Meanwhile, the Sri Lankan Air Force and Navy, too, have begun to look smart. After the surprise bomb attacks on Colombo by two light aircraft that LTTE had smuggled in, the air force has imported radar-reportedly from India-to improve surveillance.

The Tiger's survival plan
" By withdrawing his army to the thick jungles of the Wanni, Prabhakaran is conserving his dwindling troops for a possible long battle.
" If he can hold off the Sri Lankan army for a year, the war would become political and economically unsustainable for the Government.
" Terror strikes wiping out important leaders would send the Government's calculations awry and cause panic among the common people.

A whole squadron of MIG 27 has been added. With better ground and air surveillance and bunker-buster bombs, the air force has made successful precision strikes.

The navy, too, got its fair share of change, with better patrol boats and warships that have seen it destroy much of the Sea Tigers' fleet and floating arsenal in recent months.

This has severely limited the flow of arms to LTTE from the sea, thereby diminishing their fighting capability. The Indian Navy has helped by quietly blockading the Jaffna seas and passing on critical information about movements of ships to the Sri Lankan Navy. US intelligence, too, has played a role in increasing the rate of successful interdiction of ships carrying weapons.

For the embattled LTTE, the options are dwindling. With the US and Europe designating it as a terrorist organisation, much of its illegal funding has been blocked.

The territories it had held in the east in the past had helped it get a constant supply of fresh recruits. With Karuna, a former LTTE eastern command chief, turning against Prabhakaran, the organisation is considerably weakened. (See graphic: Spreading terror)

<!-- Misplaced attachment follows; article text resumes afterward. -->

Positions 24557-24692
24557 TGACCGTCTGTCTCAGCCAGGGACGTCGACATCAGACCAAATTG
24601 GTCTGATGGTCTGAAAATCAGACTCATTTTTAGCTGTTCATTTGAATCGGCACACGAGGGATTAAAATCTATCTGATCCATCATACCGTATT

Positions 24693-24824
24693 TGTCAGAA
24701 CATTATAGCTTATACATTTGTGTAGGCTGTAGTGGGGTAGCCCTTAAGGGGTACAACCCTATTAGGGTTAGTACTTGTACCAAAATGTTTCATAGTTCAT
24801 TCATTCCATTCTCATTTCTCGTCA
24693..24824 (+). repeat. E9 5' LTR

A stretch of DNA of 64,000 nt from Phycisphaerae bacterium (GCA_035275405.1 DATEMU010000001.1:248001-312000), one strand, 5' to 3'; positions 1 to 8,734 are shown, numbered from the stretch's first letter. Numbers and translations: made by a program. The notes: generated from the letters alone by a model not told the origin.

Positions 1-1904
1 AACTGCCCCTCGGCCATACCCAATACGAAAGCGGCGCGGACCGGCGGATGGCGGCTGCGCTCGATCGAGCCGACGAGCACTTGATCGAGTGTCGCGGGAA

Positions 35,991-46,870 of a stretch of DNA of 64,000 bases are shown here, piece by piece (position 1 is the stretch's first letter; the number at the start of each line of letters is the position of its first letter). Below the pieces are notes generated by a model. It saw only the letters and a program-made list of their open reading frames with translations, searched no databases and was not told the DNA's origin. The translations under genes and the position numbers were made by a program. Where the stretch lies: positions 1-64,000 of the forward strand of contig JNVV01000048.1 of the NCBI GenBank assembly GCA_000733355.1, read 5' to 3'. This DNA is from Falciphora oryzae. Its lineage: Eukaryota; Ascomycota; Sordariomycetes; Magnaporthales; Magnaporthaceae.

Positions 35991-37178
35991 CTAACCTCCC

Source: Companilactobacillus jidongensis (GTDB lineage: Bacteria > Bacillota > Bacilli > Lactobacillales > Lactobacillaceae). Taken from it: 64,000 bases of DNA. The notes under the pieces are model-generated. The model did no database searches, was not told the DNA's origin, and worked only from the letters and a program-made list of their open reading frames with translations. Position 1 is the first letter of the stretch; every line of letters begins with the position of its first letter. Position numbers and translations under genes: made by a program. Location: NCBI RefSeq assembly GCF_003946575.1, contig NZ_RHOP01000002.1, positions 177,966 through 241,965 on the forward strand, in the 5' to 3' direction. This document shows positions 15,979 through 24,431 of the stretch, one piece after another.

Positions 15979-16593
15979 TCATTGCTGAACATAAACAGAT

Reportedly, the Tigers are now forced to conscript very young or middle-aged people not suited for fighting. It hasn't helped that its top leaders are either in their forties or fifties, making it a middle-aged army- a far cry from the young, battle-hardened guerrilla force that could once strike back with great ferocity and win big battles against the Sri Lankan Army.

Prabhakaran himself is around 53 years old, has become portly, and is said to be suffering from ailments that possibly include diabetes. An accidental bomb blast left Soosai, the Sea Tiger chief, confined to his wheelchair and also killed his son. Balraj, deputy chief of the military, is also said to be ailing.

As the Sri Lankan Army's bombings get more accurate, Fonseka takes delight in the fact that he is giving Prabhakaran sleepless nights, since he has to constantly change his hideouts. The Sri Lankan intelligence believes that there is no clear line of succession if Prabhakaran is killed or incapacitated in an attack.